SoNantes, complementary currency, Nantes region.
Community energy[edit | edit source]
Ekopedia: Propositions énergétiques pour la France
Cycling activism[edit | edit source]
Food activism[edit | edit source]
- Refugee Community Kitchen, serves hot, nourishing meals to displaced people in the UK and France, added 16:27, 13 April 2021 (UTC)
Creating a vibrant local food ecosystem through government-NGO collaboration[edit | edit source]
Up until a few years ago, the residents of Loos-en-Gohelle, a small town in rural northwestern France with over 6,000 residents, consumed imported industrial food products despite significant local production. In addition to the negative health impacts of their diet, this practice also hurt the local economy. In 2013, the town government of Loos-en-Gohelle started a project called VITAL as part of an ambitious program to improve the diets of Loos-en-Gohelle residents.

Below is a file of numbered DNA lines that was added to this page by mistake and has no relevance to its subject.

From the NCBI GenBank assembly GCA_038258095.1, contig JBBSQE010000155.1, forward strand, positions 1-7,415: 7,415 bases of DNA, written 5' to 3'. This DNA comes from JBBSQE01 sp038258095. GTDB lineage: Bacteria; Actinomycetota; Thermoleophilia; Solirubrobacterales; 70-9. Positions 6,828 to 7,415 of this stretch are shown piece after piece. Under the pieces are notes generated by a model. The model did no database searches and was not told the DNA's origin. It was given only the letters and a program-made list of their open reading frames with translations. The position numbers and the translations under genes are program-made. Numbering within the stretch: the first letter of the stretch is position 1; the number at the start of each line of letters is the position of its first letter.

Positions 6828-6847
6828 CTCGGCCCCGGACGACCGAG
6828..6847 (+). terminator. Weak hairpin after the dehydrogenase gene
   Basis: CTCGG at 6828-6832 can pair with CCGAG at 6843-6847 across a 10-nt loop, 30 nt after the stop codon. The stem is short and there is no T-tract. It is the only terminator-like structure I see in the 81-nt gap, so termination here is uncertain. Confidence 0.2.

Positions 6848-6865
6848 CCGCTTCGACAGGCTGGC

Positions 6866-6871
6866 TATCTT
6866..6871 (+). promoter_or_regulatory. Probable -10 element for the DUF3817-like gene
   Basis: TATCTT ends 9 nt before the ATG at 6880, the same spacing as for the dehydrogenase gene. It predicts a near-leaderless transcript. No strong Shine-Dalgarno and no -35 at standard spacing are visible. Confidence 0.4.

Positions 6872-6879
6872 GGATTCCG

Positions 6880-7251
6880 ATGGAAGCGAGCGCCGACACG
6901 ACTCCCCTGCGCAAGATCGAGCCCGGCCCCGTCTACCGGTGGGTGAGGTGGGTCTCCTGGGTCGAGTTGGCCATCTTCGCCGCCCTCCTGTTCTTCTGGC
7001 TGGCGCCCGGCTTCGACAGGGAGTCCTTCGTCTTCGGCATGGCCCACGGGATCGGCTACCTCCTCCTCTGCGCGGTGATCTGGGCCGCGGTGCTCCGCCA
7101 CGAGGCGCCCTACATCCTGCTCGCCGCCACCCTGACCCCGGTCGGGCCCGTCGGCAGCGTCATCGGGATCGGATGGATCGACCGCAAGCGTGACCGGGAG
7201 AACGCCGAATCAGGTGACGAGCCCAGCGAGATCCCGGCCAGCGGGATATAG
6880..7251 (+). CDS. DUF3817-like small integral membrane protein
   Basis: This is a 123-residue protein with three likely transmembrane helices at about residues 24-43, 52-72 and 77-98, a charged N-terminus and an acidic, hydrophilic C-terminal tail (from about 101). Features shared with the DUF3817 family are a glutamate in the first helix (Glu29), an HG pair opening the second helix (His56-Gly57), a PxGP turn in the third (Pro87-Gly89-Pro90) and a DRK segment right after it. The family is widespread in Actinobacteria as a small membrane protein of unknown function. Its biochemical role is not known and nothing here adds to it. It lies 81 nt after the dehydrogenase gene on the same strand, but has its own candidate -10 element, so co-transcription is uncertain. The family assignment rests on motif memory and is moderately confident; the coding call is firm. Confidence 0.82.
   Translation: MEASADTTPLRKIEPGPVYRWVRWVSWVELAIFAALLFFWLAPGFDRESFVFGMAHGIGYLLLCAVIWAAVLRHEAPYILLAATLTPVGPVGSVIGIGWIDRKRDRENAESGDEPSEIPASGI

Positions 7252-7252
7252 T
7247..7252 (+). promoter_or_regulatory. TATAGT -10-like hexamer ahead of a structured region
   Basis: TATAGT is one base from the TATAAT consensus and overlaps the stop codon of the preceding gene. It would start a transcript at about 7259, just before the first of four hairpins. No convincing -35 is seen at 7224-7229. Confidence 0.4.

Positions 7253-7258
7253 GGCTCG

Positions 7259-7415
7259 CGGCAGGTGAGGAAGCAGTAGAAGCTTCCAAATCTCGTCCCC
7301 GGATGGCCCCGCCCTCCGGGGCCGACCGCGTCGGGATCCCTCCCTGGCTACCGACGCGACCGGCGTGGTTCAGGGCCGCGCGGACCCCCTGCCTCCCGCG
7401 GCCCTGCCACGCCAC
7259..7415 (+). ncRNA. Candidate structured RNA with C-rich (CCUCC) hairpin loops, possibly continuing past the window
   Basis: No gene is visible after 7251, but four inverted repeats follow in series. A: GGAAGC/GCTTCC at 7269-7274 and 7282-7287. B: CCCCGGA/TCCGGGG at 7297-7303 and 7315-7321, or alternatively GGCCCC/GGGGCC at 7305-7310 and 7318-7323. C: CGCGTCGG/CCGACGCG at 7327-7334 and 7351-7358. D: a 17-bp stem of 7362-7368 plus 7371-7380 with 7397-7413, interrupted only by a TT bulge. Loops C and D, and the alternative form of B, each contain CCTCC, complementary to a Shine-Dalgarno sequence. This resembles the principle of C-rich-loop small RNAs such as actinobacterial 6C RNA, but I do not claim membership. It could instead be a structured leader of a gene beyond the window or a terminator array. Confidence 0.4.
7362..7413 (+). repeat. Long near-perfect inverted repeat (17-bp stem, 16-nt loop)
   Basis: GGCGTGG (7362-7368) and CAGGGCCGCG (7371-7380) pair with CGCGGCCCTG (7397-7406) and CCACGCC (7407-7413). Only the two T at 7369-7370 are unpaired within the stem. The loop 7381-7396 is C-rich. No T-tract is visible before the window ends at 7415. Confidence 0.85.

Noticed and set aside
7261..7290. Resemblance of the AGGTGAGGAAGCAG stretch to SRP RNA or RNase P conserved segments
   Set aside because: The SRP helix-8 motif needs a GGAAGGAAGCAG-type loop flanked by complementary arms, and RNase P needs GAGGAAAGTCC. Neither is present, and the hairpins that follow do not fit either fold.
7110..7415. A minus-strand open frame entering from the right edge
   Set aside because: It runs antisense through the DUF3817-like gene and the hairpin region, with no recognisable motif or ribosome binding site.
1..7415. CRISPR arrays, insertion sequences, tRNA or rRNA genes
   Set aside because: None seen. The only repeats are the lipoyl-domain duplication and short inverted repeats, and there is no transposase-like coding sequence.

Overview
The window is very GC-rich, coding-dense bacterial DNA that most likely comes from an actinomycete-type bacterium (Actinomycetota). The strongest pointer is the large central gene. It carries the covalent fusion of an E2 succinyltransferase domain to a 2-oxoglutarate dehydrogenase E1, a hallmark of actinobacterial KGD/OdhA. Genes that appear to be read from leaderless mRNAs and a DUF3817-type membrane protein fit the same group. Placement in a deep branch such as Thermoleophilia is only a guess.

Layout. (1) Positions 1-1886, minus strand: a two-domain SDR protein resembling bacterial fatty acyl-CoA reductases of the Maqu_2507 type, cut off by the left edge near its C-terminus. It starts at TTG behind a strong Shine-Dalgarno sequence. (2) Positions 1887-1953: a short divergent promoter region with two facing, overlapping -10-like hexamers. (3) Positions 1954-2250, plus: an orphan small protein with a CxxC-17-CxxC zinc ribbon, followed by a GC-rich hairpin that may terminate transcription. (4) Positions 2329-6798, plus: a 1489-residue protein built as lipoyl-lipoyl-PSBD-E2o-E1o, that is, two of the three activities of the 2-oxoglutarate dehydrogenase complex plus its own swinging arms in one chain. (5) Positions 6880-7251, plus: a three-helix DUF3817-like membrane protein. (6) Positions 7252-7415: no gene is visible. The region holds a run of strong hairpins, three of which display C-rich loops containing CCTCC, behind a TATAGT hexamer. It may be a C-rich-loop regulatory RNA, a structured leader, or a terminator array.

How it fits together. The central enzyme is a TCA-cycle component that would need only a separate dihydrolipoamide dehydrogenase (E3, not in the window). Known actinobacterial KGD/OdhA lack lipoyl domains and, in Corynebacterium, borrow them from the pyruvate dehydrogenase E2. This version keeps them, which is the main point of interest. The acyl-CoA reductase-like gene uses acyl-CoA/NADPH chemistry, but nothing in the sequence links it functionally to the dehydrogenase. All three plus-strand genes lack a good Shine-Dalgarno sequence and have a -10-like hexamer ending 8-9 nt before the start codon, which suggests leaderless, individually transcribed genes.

The project was built on an existing initiative called Anges Gardins, run by a local association that has worked on community gardens and food education for years. It is also part of a long-term, comprehensive transition to a diverse, sustainable local economy from one dependent on coal mining — an industry that vanished when the French government closed the region's coal mines in 1990, in favor of cheaper imports. Food is viewed as a cross-cutting issue, capable of supporting transition in other sectors.
The policy has a two-pronged strategy to meet the goal. First, to stimulate the demand for local, organic food through education, gardening ambassadors, free produce from open food gardens, and more. The town government led by example, by shifting to 100 percent organic food procurement for schools and 15 percent for retirement homes.